Though Cape Byron was explored in the early 19th century, and construction of lighthouses on the New South Wales shore quickened in the mid 19th century, and especially in the 1870s under Colonial Architect James Barnet, a lighthouse was not constructed on the cape since it was considered clearly visible anyway. The decision to proceed with building the light was made at the end of the 1890s, and the site was levelled in October 1899.
The tower was built by James Barnet's successor, Charles Assinder Harding, who also designed Norah Head Light and Point Perpendicular Light, in a style similar to Barnet's.
Construction of the site began in July 1900 by contractors Mitchell and King. The total cost was £10,042 pounds to the contractors, £8,000 for the apparatus and lantern house, and £2,600 for the road from Byron Bay township. Adjusting for inflation, this equates to roughly $2.8M Australian dollars today.
Construction ended in 1901 and was to be celebrated on 30 November 1901 in a great banquet, with special trains carrying visitors from Lismore and Murwillumbah, at the presence of the Premier of the day, the Hon. John See, who was to arrive from Sydney in the government steamer 'Victoria'. However, bad weather delayed the ship till the following day and the banquet was held without him. The opening by the Premier took place a day later.
The lens now in use is the original 1st-order bivalve Henry-LePaute Fresnel lens. The 2 metres (6 ft 7 in) diameter lens, weighing 8 tonnes (7.9 long tons; 8.8 short tons), contains 760 pieces of highly polished prismatic glass, floating in a 7 long hundredweight (780 lb; 360 kg) float bath of mercury. It was the first lighthouse in Australia with a mercury float mechanism. The mechanism is rotating also during the day to reduce the risk of fire from the sun's rays. It is the only Henry-LePaute apparatus in Australis.
The original light source was a concentric six wick kerosene burner with an intensity of 145,000 cd. This was replaced in 1922 by a vapourised kerosene mantle burner with an intensity of 500,000 cd.
In 1922 an improved apparatus was installed, doubling the power to 1,000,000 cd. In 1956 the light was electrified, the clock mechanism was replaced by an electric motor, and the light source was replaced with a 1000 Watt 120 Volt tungsten-halogen lamp with an intensity of 2,200,000 cd, fed from the Mains electricity, with a 2.5 KVA backup diesel alternator. At that time, the keeper staff was reduced from three to two.
The station was fully automated in 1989, and the last lighthouse keeper departed.
The light characteristic shown is a white flash every 15 seconds (Fl.W. 15s). The tower also displays a red, short ranged, continuous light (F.R.) to the northeast, covering Julian Rocks and the nearby reefs. The red light is emitted at a lower focal plain.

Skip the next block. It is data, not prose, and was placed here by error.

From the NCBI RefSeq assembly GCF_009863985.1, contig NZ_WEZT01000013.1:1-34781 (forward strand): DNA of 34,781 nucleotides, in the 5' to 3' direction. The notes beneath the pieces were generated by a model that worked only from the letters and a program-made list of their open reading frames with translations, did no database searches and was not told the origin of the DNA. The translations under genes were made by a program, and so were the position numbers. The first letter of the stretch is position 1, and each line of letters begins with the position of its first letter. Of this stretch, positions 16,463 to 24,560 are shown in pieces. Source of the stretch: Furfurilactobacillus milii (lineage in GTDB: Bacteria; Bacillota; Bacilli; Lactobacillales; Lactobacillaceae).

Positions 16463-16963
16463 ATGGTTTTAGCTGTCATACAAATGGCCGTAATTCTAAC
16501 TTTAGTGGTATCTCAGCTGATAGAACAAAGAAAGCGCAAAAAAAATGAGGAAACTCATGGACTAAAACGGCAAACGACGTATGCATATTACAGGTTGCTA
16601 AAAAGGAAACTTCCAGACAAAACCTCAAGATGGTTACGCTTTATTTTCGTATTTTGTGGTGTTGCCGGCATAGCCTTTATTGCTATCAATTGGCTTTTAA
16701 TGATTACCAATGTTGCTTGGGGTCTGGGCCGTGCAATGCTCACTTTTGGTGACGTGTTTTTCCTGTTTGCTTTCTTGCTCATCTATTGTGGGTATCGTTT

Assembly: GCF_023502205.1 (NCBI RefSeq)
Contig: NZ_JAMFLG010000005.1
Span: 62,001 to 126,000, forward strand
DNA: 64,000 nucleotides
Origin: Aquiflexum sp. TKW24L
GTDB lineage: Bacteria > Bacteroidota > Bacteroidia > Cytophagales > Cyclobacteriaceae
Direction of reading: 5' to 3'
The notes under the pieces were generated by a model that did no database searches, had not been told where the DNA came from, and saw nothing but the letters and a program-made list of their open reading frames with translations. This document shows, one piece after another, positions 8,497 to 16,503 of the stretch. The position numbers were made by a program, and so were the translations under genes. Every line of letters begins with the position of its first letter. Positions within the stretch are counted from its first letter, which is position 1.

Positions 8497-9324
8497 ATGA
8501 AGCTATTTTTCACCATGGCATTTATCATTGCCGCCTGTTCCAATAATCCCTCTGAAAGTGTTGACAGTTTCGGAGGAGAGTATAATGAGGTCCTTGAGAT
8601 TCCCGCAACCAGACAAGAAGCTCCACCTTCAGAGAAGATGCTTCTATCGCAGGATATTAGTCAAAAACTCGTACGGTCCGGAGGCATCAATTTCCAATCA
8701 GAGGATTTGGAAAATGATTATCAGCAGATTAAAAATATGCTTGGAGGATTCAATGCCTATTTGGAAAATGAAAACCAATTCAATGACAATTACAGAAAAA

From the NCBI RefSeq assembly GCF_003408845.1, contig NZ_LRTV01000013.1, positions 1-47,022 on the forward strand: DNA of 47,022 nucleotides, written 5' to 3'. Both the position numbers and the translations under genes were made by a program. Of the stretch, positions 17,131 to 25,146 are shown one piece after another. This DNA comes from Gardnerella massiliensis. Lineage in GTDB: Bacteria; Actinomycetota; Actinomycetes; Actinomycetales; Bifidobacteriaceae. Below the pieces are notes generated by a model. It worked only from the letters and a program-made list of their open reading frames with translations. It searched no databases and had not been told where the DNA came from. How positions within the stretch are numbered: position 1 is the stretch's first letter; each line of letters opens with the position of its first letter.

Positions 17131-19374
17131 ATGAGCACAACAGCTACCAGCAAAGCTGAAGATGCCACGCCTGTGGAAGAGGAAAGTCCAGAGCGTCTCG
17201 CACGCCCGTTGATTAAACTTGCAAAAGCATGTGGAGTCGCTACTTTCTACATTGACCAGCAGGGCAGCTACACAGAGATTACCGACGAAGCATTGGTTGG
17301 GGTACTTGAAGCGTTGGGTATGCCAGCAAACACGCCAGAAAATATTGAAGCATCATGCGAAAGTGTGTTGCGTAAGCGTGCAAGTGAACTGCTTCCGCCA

The lighthouse is built out of precast concrete blocks and painted white. The concrete blocks were made on the ground, lifted and cemented into position and finally cement rendered inside and out. This technique saved the need for on site quarrying. It was only the second lighthouse to be constructed in this method, the first being Point Perpendicular Light.
The tower is tapered, standing 74 feet (23 m) high, including the lantern. Ascending is done via an internal spiral concrete staircase with slate treads. It is topped by the iron floored lantern room. The lantern room has iron dado walls and the roof is domed, covered in sheet metal, and surmounted by a wind vane and a ventilator.
At the base of the tower there is an entrance porch, lobby and two service rooms, all having crenellated parapet walls, painted white with a blue trim on the bottom from the outside. The porch has a trachyte floor and steps, a cedar entrance door and etched glass panels and sidelights. The lobby has a tiled floor and trachyte steps, and the other rooms have asphalted floors and cedar windows.
Housing at the site includes the head lighthouse keeper's residence, and two assistant keeper's cottages (a duplex), which are available for overnight rental. Both structures were erected from precast concrete blocks in 1901.
Another distinctive structure is a small Flag Room, also constructed of precast concrete blocks. Also present are two garages, a workshop and public toilets. Some of the original fending is also extant.
The light is operated by the Australian Maritime Safety Authority, while the site is managed by Department of Environment, Climate Change and Water as part of the Cape Byron State Conservation Area, and by the Byron Bay Headland Reserve Trust.
The lighthouse is very well known, attracting more than 500,000 visitors per year. It is also a popular site for whale watching, with Southern Cross University's Whale Research Centre is located at the lighthouse.
The lighthouse is located at the end of Lighthouse Road, east of Byron Bay. The site is open from sunrise to sunset, and paid parking is available at the site, and the tower is open to guided tours every day except Christmas Day, reservations are not required.
The lighthouse can also be visited on foot from Byron Bay township via the Cape Byron Walking Track.